The true story behind Mahama’s campaign [Videos]

John Mahama
John Mahama

It all started in 2013, as Ebola was spreading death and fear across West Africa, and countries in the region were feeling the pressure on their often under-appointed healthcare systems. Although Ghana never had a single confirmed case of Ebola, Ghanaians certainly felt the fear and acknowledged the risks, leading to a public outcry for investments in healthcare infrastructure. John Mahama, then President, promised to use a $175 million loan facility, comprising donations from HSBC BANK, Export Import Bank of United States and Ghanian taxpayer money, which had been secured in 2012 to build 7 new district hospitals.

But rather than keeping to his word in a time of crisis, he used a global pandemic to callously create opportunities for himself and his cronies. As we now know, at least $6 million was used to hire Cambridge Analytica and its mother company, SCL Group, to conduct a massive survey, gathering data for NDC’s own political purposes while also allowing Ghanaian’s data to be bought and sold for profit. In short: Mahama and the NDC took money from vulnerable Ghanaians and used it to further their own political goals as well as spread false and divisive information to the public, sowing discord among and between Ghanaians at a time when everyone needed and wanted unity.

With the 2020 elections less than seven months away, Mahama is now attempting to distance himself from these affairs and rewrite his history. Through weekly addresses touting his “experience of managing the Ebola-crisis” he is hoping the people of Ghana have forgotten that what he actually did during that crisis was to mismanage the country and misappropriate public funds. Swearing off the past, acting as if he were he a changed man, he is busy building a narrative to make it back into Jubilee House. As part of these efforts, he recently posted an article on his Facebook page from the American website, written by a novelist named Steven Boykey Sidley. The article lauds Mahama and his efforts during the Ebola crisis and clearly presents him as a valid alternative to lead Ghana through the Corona-pandemic, citing his supposed previous experience. That a journalist interviews a political figure is not in itself odd, but what did strike me as peculiar was that an unknown journalist who had published nothing but book reviews on for years would suddenly take a deeper interest in Ghanaian politics.

So I decided to find out.

After a short email exchange with the author of the article, Mr. Boykey Sidley, I learned that he had been prompted to write an article about Mahama by a man named Steven McCauley. So I reached out to Mr. McCauley, who tells me that he is an advisor to John Mahama, “a mere advisor sitting in the Shadows” as part of a “small team of other advisors” who help Mahama with campaign communication. Mr. McCauley tells me over the phone that he is the one who advised Mahama to host “speak-out sessions”, and then Mr. McCaukley adds, and I quote, “that was one of the things that I brought to SCL”.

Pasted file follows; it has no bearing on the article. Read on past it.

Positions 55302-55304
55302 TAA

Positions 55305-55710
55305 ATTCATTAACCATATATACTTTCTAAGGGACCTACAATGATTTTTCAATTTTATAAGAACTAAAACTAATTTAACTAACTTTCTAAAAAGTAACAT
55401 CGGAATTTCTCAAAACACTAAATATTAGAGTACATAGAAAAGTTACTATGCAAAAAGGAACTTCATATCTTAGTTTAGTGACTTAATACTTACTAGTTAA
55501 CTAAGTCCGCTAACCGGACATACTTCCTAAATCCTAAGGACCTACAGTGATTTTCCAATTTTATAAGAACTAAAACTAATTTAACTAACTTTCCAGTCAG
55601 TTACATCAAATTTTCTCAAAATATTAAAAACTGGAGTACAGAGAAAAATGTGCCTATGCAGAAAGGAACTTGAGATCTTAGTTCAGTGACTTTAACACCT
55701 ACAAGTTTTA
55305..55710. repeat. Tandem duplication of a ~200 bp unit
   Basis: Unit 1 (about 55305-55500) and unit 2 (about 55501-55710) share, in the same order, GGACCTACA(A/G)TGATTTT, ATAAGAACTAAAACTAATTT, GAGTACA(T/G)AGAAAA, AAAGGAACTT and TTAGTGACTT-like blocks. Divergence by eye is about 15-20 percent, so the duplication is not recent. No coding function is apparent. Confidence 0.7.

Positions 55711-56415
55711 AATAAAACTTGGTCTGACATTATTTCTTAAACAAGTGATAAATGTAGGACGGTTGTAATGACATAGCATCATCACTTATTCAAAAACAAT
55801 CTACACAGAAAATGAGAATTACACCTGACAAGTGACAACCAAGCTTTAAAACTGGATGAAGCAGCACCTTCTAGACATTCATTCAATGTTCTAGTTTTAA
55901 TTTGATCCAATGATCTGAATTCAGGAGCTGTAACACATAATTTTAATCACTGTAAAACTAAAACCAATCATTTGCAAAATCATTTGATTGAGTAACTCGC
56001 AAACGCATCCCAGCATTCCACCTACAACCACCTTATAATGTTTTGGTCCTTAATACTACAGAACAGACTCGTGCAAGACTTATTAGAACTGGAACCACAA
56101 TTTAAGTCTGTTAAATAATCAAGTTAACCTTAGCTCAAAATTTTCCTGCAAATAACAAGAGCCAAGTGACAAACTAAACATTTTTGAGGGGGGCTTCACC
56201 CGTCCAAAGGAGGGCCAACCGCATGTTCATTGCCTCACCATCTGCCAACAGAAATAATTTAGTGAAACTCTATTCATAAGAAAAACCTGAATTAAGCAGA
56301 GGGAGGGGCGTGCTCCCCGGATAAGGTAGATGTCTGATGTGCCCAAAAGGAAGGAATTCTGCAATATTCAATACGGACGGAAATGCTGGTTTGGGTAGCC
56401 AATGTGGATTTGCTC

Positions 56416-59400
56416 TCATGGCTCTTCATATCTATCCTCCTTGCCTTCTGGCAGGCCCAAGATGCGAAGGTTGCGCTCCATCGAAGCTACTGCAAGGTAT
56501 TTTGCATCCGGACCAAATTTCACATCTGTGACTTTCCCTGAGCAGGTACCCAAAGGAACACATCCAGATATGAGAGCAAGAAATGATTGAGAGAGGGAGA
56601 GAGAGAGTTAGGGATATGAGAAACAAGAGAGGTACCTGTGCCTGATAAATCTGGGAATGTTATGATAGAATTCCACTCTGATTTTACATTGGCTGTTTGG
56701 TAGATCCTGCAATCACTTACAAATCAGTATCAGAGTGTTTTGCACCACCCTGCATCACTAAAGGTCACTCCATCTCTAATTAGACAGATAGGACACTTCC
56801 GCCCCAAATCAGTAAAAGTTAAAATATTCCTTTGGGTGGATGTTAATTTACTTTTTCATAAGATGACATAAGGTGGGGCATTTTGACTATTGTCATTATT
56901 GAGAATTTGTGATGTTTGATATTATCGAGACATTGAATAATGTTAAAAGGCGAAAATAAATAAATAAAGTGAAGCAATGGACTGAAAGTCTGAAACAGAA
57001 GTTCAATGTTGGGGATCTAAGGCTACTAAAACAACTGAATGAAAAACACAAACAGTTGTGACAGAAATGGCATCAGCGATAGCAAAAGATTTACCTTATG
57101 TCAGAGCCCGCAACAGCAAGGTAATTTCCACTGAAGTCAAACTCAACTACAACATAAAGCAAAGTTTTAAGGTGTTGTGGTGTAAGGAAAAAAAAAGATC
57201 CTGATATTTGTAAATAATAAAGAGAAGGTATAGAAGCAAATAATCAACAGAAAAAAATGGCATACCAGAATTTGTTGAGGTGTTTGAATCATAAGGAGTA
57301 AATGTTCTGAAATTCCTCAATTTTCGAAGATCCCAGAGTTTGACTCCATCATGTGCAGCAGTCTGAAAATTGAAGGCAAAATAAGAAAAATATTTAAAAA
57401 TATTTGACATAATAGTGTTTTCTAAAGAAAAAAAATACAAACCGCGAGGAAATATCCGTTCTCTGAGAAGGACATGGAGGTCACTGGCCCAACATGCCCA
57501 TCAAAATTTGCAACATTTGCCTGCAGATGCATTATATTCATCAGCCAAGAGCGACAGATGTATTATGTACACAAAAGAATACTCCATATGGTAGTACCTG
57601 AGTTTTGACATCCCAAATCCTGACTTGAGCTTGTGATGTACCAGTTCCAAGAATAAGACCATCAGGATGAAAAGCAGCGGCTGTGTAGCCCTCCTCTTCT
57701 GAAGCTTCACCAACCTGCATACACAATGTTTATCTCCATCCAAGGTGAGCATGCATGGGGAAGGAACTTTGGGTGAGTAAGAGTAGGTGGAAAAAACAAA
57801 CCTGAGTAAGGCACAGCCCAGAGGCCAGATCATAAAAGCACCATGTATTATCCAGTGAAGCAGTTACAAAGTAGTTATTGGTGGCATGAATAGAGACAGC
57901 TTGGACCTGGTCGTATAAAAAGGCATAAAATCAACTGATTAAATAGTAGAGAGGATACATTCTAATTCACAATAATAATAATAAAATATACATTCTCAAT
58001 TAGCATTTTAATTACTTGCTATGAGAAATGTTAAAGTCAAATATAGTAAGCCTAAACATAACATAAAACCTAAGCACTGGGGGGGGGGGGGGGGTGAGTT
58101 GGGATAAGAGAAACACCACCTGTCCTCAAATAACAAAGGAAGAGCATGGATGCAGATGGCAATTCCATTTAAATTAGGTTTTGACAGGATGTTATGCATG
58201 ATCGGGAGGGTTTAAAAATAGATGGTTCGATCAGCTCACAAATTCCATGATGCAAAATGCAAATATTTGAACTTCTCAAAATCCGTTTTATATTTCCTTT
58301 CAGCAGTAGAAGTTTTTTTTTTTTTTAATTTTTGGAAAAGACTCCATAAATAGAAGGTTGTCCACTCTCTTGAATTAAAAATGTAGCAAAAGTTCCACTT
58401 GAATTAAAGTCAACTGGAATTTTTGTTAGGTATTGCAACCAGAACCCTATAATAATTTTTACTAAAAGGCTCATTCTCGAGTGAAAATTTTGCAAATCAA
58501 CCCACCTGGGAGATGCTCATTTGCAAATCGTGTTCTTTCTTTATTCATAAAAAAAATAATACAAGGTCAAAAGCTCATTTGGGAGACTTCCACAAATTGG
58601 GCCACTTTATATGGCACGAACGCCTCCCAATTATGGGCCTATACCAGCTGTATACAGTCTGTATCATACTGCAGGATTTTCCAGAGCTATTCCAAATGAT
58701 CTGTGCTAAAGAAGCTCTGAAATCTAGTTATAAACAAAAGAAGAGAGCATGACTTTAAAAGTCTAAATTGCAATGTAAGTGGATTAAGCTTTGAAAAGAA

If you think SCL sounds familiar, it’s because I mentioned it just a few paragraphs ago. SCL was the parent company of Cambridge Analytica, who Mahama used to further his political career and line his and his cronies’ pockets, at the expense of the Ghanaian people.

It is often said that he who does not learn from the past, is bound to repeat it, and it seems that John Mahama refuses to learn his lesson. He is once again aligning himself with those same types who helped him use and abuse the Ghanaian public, despite his very public assurances of trustworthiness and transparency. Much like many vanity projects which dot our country ever since Mahama’s term, these advisors, along with Mahama himself, chose to commission an article of praise rather than put in the hard work. That’s not leadership, that’s vanity, plain and simple.

As the Financial Times reported on July 11th, Ex-Cambridge Analytica staff have launched a new data analytics firm, using the exact same methods as before. According to FT, the new firm will provide political data consulting services in the Middle East and Africa and is said to have already landed a contract to work inside an African nation, the identity of which remains a secret. It is unknown whether Mr. McCauley works for this new outfit, but the underhanded tactics he employs seem to suggest a close affinity to the old Cambridge Analytica shenanigans.

One wonders if this is exactly what Mahama is doing, as well: re-launching in new packaging, while using the exact same methods, and advisors, as before?

By Vivian Lumor, Freelance Journalist – Daily Mail GH The views expressed by the writer are solely his/her and do not represent the position of Daily Mail GH

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